12 Step Programmes for Addiction
The 12 Steps are a set number of guidelines based on spiritual principles that have been proven to work effectively within addiction recovery. 
Originally developed by Alcoholics Anonymous (AA), a number of other support groups adapted the 12 Steps to work with their teachings resulting in a wide range of groups that now follow these guidelines. They include Gamblers Anonymous (GA), Cocaine Anonymous (CA), Narcotics Anonymous (NA) and Sex & Love Anonymous (SLAA).
The programme consists of regular meetings, during which the participants speak openly about their addiction and past experiences while receiving support from other members. The 12 Steps are taught within these meetings and frequently revisited in order to reinforce the commitment that the participants have made to their recovery goals. 
What are the 12 Steps?
When you are in the midst of a chemical or behavioural addiction, the idea of long-term recovery can seem intimidating or even impossible. It can be helpful to separate a large goal into smaller, bite-size steps that can be completed individually and slowly build towards the end target, and this method can also be applied to addiction recovery with the 12 Step programme.
Taken directly from the 12 Steps website  the below steps can be adapted to work with almost any type of dependency including drugs, alcohol, gambling and sex addiction.
The 12 Steps for Addiction
We admitted that we were powerless over our addiction – that our lives had become unmanageable.
Came to believe that a power greater than ourselves could restore us to sanity.
Made a decision to turn our will and our lives over to the care of God as we understood God.
Made a searching and fearless moral inventory of ourselves.
Admitted to God, to ourselves and to another human being the exact nature of our wrongs.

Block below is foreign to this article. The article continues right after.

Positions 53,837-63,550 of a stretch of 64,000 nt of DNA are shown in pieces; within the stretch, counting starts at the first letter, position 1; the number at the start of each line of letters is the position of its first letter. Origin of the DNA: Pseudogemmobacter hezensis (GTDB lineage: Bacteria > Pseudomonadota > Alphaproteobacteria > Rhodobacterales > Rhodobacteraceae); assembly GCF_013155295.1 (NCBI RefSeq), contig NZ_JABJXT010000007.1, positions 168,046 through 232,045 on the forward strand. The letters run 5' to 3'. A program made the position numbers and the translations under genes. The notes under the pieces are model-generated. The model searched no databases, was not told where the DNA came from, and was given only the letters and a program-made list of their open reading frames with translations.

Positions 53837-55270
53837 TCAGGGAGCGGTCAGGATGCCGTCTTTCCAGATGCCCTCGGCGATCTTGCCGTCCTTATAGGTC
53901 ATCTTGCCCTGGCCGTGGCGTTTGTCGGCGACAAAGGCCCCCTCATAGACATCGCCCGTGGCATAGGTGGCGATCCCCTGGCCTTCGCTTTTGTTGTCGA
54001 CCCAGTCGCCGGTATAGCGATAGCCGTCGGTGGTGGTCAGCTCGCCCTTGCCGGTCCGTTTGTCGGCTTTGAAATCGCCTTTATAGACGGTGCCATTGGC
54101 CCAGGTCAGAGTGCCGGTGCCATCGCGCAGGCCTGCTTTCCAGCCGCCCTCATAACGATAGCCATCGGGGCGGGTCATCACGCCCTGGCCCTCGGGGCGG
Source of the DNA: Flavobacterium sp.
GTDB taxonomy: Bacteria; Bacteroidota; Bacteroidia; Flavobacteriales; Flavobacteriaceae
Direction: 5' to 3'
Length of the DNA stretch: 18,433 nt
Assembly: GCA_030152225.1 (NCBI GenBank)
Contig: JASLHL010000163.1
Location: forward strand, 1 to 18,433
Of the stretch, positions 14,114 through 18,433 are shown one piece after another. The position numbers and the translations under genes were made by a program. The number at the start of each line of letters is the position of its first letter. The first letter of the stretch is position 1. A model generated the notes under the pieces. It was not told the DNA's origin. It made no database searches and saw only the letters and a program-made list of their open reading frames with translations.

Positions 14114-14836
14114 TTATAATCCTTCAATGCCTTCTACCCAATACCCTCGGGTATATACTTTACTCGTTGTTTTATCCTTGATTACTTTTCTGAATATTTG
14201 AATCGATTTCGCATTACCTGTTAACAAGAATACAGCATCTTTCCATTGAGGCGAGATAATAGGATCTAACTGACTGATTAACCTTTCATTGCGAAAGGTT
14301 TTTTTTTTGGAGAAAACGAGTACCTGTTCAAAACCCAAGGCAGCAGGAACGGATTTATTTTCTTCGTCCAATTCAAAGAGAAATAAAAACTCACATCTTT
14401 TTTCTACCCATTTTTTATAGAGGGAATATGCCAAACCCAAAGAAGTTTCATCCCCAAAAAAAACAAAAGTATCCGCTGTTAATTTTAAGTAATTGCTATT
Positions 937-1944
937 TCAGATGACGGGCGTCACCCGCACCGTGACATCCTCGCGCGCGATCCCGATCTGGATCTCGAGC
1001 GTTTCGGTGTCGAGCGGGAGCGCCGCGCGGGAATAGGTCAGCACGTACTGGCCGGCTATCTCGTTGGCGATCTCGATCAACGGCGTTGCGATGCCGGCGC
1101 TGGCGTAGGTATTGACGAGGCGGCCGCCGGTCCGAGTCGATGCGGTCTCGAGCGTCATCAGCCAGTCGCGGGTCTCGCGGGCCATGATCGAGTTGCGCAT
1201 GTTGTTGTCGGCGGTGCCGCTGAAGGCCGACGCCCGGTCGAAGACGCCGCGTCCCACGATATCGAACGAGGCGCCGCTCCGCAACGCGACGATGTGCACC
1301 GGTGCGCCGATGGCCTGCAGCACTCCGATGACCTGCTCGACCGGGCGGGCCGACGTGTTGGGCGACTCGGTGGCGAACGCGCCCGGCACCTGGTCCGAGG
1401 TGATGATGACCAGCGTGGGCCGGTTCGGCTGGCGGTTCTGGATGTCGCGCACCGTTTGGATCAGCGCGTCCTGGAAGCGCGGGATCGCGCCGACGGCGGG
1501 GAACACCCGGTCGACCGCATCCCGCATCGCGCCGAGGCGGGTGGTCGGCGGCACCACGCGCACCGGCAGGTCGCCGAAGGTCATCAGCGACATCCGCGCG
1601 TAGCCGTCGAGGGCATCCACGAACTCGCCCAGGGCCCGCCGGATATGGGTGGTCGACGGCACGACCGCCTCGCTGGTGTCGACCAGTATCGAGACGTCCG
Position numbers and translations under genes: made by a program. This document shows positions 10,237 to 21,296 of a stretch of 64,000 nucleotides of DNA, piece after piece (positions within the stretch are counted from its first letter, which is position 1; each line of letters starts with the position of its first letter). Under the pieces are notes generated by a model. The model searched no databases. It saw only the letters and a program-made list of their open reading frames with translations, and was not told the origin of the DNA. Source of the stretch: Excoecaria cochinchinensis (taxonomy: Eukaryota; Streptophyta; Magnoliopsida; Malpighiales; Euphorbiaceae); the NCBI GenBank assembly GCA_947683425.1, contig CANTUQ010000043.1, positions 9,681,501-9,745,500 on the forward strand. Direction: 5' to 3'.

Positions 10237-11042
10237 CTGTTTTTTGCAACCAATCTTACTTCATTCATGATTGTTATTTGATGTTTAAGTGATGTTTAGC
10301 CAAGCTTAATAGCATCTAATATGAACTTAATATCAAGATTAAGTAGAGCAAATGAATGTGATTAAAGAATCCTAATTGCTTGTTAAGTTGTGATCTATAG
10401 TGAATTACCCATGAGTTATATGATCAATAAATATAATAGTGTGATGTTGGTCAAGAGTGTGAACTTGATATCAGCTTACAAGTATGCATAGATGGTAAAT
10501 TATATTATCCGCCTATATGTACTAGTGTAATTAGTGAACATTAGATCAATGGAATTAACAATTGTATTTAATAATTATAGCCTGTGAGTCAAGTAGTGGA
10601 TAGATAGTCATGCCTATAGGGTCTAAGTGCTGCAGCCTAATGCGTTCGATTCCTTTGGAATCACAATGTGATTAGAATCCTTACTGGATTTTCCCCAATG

Were entirely ready to have God remove all these defects of character.
Humbly asked God to remove our shortcomings.
Made a list of all persons we had harmed, and became willing to make amends to them all.
Made direct amends to such people wherever possible, except when to do so would injure them or others.
Continued to take personal inventory and when we were wrong promptly admitted it.
Sought through prayer and meditation to improve our conscious contact with God as we understood God, praying only for knowledge of God’s will for us and the power to carry that out.
Having had a spiritual awakening as the result of these steps, we tried to carry this message to other addicts and to practice these principles in all our affairs.
Are the 12 Steps religious?
At first glance the 12 Steps may appear to be religious in nature, with frequent references to God and a higher power.
However as the phrase ‘Made a decision to turn our will and our lives over to the care of God as we understood God’ suggests, the programme is based around spiritual ideals as opposed to Christian teachings. While many people who follow the 12 Steps do believe in a traditional God, others do not. Instead, they choose to interpret them in a more general and spiritual way.
The steps mention ‘a power greater than ourselves’ and this higher power does not need to be God. Many people choose to see it as nature, the universe, science or humanity itself.
You do not need to be religious in order to benefit from a 12 Step programme. As you are there for one reason – to recover from a chemical or behavioural addiction – you are free to interpret the message to suit your own religious or spiritual beliefs.
What are the benefits of the 12 Step programme?
The 12 Step programme has been proven to be highly effective at supporting people struggling with addiction and encouraging long-term recovery.
Below are some of the main advantages of support groups such as AA and NA:
1. A community of like-minded people
Many people dealing with addiction have previously formed relationships with other addicts, becoming locked in a cycle of detrimental behaviours. 12 Step programmes are filled with people who are focused on recovery, sharing their personal experiences while providing support and guidance to others. This can be extremely inspiring and a great motivation to continue with recovery.
2. Available to everyone